The Zeiss Ikon Nettar makes medium format photography simple and possible!
I got my Zeiss Ikon Nettar after my Grandad died. My family found it in his things and, knowing that I’m into photography, they gave it to me.
When I was first given it I found it really very hard to get open. I think this is just a problem with my one, as it does seem to have a release button on top, but I’ve found a way to get around this problem; I just give mine a bit of a shake and the front pops open. I know this isn’t the right way to go about it, but it seems to work.
Since my family were unsure if it worked or not I decided to give it a go and ran through some black & white film as I guessed this would be the most forgiving.
This camera takes 120 film and unlike my Holga it loads on the right and gets wound up on the left. This means that all the numbers on the back of the film are the right way up when viewed through the red window at the back! Hooray! I chose to tape up my camera a bit with some black electrical tape as the edge where is closes was a bit loose and I didn’t want to completely ruin the film with light leaks. Of course the super cool leather case also helps to keep out too much unwanted light (and got my college friends asking where I got my awesome new handbag!).
Now I’m not the most technical person in the world so I have a few problems in getting ‘perfect’ shots with this camera. For one I have to guess the exposure levels; the aperture ranges from f6.3 through to f22 on a sliding scale and has a red spot just next to the f11. I don’t really know what this red spot is for but I guess that’s where is best? The shutter speed is also on a sliding scale from B with marks for 25, 75 and then a jump up to 200. I tried to use this on sunnier days so that I could keep the shutter speed fairly fast to try to eliminate camera shake but it does have both a tripod thread and cable release thread so I guess this is why it could cope with slower shutter speeds.
The other problem I had was with the focusing. As you don’t look through the lens as with an SLR I had to guess how far away everything is in feet. Clearly I’ve not yet completely mastered this! Although the lens does have a handy system to show the depth of field for each f-stop with a mark on either side to show how much should be in focus. Or at least I guess this is what it’s for!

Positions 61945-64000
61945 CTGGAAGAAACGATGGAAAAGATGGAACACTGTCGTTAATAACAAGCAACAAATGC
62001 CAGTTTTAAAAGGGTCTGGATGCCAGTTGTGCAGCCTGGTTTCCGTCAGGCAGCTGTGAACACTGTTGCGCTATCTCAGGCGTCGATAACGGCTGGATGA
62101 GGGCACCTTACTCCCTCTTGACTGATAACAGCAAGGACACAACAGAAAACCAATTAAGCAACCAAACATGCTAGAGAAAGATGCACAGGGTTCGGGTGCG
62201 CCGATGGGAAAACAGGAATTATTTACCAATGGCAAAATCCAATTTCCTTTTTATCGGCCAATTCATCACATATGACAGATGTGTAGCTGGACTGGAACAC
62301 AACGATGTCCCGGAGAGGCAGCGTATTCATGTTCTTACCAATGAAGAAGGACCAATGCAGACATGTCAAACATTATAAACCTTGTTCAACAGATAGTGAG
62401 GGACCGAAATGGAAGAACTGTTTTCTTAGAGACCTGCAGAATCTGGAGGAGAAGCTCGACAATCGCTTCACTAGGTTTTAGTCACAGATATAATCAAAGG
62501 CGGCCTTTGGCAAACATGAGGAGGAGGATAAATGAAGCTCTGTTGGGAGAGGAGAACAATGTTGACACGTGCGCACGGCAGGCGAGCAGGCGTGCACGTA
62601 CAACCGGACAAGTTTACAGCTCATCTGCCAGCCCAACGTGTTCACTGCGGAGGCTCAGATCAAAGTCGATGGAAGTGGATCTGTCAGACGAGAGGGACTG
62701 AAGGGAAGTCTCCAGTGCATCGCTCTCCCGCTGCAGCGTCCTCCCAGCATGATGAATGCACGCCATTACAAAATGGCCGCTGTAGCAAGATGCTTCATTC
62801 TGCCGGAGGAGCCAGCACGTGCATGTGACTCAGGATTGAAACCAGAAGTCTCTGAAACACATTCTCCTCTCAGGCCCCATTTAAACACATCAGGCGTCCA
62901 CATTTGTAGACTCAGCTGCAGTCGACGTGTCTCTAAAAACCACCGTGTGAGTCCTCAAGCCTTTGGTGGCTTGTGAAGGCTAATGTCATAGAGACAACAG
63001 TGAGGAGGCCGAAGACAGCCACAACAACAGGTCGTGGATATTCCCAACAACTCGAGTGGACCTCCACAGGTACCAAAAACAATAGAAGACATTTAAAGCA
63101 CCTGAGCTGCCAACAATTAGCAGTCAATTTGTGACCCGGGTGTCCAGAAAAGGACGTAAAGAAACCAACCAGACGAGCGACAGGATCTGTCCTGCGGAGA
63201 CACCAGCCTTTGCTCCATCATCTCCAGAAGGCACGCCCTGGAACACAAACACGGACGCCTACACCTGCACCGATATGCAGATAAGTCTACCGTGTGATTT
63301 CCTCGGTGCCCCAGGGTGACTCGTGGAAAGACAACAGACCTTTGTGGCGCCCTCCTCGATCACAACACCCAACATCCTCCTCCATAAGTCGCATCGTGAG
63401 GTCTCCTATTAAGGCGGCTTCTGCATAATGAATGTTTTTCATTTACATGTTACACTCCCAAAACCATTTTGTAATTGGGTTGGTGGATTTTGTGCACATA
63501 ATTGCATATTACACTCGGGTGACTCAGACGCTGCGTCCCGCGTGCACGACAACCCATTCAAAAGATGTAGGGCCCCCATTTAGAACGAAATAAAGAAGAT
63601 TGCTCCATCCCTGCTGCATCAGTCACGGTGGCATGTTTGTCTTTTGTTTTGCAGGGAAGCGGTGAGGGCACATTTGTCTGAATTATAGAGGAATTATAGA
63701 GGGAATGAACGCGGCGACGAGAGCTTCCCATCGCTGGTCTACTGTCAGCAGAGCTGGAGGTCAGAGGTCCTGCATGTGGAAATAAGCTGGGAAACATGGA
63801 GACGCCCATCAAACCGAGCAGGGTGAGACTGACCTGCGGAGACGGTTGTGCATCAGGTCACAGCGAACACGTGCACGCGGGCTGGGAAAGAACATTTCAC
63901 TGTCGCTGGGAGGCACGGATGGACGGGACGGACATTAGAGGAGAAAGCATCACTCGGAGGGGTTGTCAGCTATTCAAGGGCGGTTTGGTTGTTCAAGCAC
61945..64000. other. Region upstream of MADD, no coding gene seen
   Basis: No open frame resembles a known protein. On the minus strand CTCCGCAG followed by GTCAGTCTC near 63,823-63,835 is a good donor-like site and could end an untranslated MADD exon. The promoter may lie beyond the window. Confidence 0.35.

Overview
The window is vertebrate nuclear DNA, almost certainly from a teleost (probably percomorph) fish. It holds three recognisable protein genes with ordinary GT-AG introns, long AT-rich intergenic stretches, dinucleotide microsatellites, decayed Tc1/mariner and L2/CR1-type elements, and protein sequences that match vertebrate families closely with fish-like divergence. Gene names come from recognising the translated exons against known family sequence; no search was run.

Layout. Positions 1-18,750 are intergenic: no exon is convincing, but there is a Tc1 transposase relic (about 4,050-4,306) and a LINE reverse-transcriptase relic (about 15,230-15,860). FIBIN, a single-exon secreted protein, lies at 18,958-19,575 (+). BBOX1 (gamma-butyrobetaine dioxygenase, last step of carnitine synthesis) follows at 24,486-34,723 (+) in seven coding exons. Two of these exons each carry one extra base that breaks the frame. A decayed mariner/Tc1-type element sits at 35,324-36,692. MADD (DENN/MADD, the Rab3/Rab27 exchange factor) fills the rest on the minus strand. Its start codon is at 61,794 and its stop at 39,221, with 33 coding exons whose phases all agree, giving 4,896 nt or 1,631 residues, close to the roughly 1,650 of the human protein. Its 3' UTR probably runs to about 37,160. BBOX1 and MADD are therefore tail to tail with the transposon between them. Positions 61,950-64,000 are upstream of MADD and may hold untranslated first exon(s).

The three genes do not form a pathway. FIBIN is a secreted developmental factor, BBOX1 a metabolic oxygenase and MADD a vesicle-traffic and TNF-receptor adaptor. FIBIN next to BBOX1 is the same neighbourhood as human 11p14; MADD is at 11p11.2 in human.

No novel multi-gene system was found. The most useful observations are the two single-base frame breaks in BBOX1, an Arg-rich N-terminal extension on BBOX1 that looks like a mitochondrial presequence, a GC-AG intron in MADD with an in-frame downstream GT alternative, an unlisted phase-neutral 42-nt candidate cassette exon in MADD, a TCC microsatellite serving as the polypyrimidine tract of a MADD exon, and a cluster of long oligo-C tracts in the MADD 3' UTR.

Finally! To take the actual picture! To cock the shutter there’s a lever on the lens which is then released either with the button on top of the camera, or if you use a cable release then it’s screwed in right next to it. This is something I love, you can’t accidentally take a picture without making sure you’re all set up for it, meaning that you’re less likely to have some wasted frames. It also means that as the shutter cock and film winder are uncoupled then you can get some cool double exposures. I didn’t on this first roll as I wanted to make sure the camera actually worked before I started playing with it properly.
So… after all these problems, what do I think of this solid hunk of camera? Well, I’m really pleased with how the pics have come out. I recently shot a roll of Provia with this and I really like them (I’ll get them up as soon as I can! Promise!). When I get the focus right they come out really sharp and I love the square format. This has become a real fave to take out with me, partly because it’s so portable with it’s folding front, but also because I’m really enjoying finding out more about it.
The other thing I love is the fact that there’s a photo of my Grandad with this camera from when he was about my age, about 60 years ago, and I feel so happy that I’m continuing his love of photography. I really hope I can get some pics out of it that will last as long.